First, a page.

Tuesday, December 29, 2009
Space.com has an overview here of what 2009 has brought us in astronomy that is worth reading as a recap of just how much happened this year. Of the nine milestones given there the most important are probably #6, #4, and #1, namely all the space telescopes launched this year (Kepler, Herschel, Planck, and WISE), the discovery of the first rocky planet in another solar system, and of course the discovery of water on the Moon, both in the soil all over the surface (though in much stronger concentrations as one moves towards the poles) and water ice hidden in the permanently shadowed craters right at the poles.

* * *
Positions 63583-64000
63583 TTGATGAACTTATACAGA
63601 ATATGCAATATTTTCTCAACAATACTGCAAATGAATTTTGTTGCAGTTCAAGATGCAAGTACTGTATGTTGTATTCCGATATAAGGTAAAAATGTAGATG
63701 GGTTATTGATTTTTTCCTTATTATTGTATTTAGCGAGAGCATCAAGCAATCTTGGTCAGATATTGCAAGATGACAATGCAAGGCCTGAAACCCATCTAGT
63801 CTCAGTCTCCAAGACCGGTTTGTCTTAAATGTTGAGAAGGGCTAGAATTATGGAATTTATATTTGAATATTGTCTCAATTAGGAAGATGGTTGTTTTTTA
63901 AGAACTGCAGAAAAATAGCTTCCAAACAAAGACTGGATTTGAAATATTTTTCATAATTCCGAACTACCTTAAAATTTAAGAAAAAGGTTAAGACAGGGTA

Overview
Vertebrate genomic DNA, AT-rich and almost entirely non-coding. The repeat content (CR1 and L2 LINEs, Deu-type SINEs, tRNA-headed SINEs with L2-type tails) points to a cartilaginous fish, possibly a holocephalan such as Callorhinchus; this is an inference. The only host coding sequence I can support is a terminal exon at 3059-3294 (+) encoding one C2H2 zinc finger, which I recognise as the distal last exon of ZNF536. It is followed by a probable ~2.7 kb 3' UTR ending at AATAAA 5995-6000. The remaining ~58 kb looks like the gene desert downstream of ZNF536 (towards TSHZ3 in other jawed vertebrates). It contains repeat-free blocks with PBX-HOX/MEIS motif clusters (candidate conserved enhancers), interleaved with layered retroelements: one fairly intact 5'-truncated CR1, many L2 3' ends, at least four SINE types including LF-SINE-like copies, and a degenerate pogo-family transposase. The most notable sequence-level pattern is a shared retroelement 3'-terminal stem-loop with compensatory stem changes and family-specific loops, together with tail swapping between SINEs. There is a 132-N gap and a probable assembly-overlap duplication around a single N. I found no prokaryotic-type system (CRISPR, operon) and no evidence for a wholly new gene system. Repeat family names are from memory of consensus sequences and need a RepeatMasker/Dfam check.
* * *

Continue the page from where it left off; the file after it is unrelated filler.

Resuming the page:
2010 may will turn out to be a momentous year before it is even half over: if we are lucky then Kepler will announce the discovery of the first Earth-like planets (around a red dwarf or other small star) at the American Astronomical Meeting in early January, and WISE may even discover a brown dwarf nearer to our own sun than Alpha Centauri. WISE is just about ready to pop off the cover and begin its first observations one month later, and since WISE does not require three observations to confirm a discovery as Kepler does it may announce the discovery of something interesting very soon...along with thousands of asteroids as well that we have never been fortunate enough to notice without its help.